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Zimbabwe Civic Group Urges Dissolution of Parliamentary Committee on Constitution

The call by NCA Chairman Lovemore Madhuku for dissolution of the parliamentary committee on the constitution followed the suspension of the public outreach process in Harare after violence last weekend claimed one life

Zimbabwe's National Constitutional Assembly, a non-governmental organization that has long opposed the revision of the nation's constitution under Parliament's leadership, this week urged the government to dissolve the select parliamentary committee in charge of the process, charging that it has demonstrated its incompetence.

The call by NCA Chairman Lovemore Madhuku followed the suspension of the constitutional revision public outreach process in Harare after violence last weekend claimed one life, reported Thomas Chiripasi.

Madhuku said a non-political constitutional commission should be established to take over from the Constitutional Parliamentary Committee or COPAC, under which the process has often been disorganized and chaotic.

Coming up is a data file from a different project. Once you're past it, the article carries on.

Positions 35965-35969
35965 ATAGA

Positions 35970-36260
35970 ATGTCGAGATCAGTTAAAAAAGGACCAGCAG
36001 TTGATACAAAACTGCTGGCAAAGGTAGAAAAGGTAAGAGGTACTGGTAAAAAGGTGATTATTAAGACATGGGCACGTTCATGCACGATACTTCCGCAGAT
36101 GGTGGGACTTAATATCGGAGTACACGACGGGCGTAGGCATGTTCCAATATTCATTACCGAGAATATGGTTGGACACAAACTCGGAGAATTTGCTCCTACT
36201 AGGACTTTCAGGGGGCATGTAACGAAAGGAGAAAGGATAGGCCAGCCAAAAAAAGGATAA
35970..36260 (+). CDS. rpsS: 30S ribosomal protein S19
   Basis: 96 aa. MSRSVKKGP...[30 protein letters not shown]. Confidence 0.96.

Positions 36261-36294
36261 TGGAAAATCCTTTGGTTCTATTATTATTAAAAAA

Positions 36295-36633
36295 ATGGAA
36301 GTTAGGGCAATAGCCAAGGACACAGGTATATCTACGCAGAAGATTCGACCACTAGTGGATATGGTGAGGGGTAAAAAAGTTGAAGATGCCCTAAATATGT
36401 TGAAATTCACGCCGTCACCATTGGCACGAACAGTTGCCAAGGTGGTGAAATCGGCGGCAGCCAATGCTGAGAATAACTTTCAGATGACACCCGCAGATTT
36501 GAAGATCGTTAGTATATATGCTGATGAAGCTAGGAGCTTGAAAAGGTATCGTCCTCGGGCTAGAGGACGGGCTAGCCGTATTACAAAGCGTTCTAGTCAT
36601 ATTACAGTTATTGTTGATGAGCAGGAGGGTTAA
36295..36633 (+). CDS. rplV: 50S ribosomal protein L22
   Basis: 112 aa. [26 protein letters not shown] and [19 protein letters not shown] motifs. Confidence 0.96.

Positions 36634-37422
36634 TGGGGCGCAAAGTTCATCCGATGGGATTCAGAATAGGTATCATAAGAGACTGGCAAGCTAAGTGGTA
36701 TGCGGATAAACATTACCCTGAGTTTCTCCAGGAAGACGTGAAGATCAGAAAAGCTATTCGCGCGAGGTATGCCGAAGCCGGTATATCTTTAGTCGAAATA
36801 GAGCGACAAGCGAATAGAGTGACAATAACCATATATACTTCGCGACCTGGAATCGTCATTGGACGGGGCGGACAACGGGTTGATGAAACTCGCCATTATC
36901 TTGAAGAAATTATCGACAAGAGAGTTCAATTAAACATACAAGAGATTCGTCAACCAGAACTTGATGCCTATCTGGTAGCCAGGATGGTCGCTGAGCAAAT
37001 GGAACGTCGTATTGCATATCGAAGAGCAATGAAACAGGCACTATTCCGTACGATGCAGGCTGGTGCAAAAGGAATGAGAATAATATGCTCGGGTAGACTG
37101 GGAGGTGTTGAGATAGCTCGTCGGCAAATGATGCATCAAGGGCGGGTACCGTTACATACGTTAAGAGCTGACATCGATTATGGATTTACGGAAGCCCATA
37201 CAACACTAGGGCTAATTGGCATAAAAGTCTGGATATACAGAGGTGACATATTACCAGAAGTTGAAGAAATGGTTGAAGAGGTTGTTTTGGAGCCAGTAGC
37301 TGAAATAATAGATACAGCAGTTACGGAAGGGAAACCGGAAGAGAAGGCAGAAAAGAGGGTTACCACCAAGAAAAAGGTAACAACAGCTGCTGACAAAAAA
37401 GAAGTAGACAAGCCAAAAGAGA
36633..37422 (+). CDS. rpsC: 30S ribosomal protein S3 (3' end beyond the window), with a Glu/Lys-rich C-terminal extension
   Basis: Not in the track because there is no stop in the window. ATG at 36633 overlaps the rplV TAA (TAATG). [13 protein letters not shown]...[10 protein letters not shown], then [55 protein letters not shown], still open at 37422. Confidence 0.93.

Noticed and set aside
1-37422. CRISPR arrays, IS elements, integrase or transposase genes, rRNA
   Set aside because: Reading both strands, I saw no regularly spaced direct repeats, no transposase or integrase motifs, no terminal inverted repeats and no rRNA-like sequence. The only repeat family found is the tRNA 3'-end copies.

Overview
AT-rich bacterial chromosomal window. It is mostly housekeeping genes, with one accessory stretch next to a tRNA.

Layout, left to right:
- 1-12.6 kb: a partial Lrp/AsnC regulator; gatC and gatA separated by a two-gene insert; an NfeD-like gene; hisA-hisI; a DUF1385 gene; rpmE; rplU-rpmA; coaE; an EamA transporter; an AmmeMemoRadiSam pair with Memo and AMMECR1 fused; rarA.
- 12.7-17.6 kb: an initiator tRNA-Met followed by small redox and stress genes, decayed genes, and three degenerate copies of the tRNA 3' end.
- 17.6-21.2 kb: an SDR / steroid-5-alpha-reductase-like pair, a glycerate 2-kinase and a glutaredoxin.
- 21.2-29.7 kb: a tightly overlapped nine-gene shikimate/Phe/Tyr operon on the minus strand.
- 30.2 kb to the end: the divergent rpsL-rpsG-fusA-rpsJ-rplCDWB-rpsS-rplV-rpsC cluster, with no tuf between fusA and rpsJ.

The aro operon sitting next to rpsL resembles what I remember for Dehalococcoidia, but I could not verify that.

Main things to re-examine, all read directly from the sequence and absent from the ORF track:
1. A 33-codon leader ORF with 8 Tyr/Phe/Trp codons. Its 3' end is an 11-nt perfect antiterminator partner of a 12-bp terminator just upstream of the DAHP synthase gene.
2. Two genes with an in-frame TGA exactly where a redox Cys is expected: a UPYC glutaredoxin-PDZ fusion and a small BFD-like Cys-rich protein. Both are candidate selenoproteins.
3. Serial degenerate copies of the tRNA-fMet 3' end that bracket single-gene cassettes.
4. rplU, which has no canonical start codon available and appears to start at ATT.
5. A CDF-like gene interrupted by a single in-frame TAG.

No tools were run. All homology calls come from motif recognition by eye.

Another civic grouping, the Crisis In Zimbabwe Coalition, denounced the process in a statement earlier this week, urging the national unity government to take steps to ensure the outreach process will be peaceful.

But political analyst Joy Mabenge, who has been monitoring of the constitutional revision process, said things have progressed too far for the exercise to be abandoned at this point. He told VOA Studio 7 reporter Patience Rusere that the parliamentary committee should ensure the outreach phase is concluded in the capital and Bulawayo, the second largest city, and let Zimbabweans decide whether or not they want to endorse the draft.

Though the outreach process has stalled for most Zimbabweans, organizers late this week managed to glean some intelligence on youth and child issues from a sampling of 300 young people gathered in Harare for a consultative meeting that ended with presentation of a document outlining what the constitution should say to youth.

Correspondent Sylvia Manika in Harare reported on the meeting and its conclusions, among which were that the constitution should guarantee the basic rights of children including access to a healthy living environment with safe drinking water and proper sanitation, decent housing, education and health care.

The meeting also resolved that primary education should be free as it was following independence in 1980.

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